Saturday, May 4, 2013

The Unbearable Sadness and Cruelty That Is Life...

As I was watching The Undocumented, an Independent Lens documentary on PBS about those some two thousand people who have perished trying to cross the border from Mexico to the United States via the Sonora Desert since 1998, I couldn't help thinking about what I used to believe in in a time far, far away.

Once upon a time I believed that if you simply provided evidence to human beings about the cruelty of their or their government's actions whether in the streets or around the world, they would eventually be repulsed by their or their government's actions and do the compassionate and humane and right thing. I don't believe in that fairy tale anymore.

That human beings can support or stand by while their government lies about weapons of mass destruction, while the intentional policies of their government means that human beings will die in deserts when they didn't have to, while millions of American citizens don't have access to the health care that could make a difference in their lives and in their life chances, while the one percent on Wall Street do almost anything to enrich themselves even if they have to exploit, manipulate, and walk over others to do it, while a lack of background checks and the banning of assault weapons and semi-automatic magazines leads to human deaths every day, while the military tortures and brutalises those it regards as terrorists, has cured me of any naïve belief in the inherent goodness of humankind, particularly Western humankind. Humans I have come to see, are not only brutal and cruel to the environment, the very thing that allows them to survive and thrive, and to other species be they whales or bison, but also to their own kind.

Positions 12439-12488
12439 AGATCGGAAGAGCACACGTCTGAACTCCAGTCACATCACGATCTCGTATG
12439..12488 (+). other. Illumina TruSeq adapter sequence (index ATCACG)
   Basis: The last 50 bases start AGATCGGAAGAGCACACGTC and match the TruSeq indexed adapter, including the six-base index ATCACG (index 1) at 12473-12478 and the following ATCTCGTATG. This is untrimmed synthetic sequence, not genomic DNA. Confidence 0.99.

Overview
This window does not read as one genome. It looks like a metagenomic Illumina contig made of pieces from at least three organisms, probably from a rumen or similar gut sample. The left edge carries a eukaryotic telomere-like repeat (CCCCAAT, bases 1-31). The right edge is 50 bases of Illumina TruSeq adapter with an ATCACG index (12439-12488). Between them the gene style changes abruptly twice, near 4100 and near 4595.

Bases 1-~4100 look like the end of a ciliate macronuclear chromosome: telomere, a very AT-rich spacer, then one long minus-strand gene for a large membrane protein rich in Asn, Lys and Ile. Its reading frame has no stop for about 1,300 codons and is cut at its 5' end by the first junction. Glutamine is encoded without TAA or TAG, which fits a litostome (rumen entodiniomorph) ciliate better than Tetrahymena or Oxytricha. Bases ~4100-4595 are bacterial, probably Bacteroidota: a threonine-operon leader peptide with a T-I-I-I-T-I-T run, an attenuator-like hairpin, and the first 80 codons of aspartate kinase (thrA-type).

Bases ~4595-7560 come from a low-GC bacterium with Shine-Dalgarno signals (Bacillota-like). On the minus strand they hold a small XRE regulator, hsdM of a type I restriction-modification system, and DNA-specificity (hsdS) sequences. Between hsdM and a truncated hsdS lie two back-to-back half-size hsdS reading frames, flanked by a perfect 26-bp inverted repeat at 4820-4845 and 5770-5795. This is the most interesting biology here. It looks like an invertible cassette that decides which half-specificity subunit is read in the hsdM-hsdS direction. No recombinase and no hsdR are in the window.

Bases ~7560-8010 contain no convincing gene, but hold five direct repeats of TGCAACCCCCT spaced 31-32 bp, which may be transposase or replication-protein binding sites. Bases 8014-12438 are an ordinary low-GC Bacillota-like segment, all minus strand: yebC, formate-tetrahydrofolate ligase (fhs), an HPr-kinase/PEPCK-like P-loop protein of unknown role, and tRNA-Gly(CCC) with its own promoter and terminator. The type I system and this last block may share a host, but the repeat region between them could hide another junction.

I, of course, already knew this on some level even when I was a teenager and early twentysometing. I knew about how ethnocentrism and identity construction worked and works. I knew about the Crusades. I knew about the mutilation and genocide of the American First Peoples. I knew about the cruel treatment of the Canadian First Peoples. I knew about the brutal treatment of the Australian Aborigines. I knew about the Holocaust. I knew about misogyny and racism and homophobia. But I guess I needed to believe that humans were at heart compassionate and humane. I wish I could still believe all this pie in the sky. But I can't. And no amount of that comforting illusion that human cruelty is the product of rare human insanity will help me maintain the illusion or help me sleep at night. Nor will the fact that there still are some compassionate and humane human beings out there. What a disappointment life has been. I wonder if it would have been less disappointing if I hadn't lived through the sixties?

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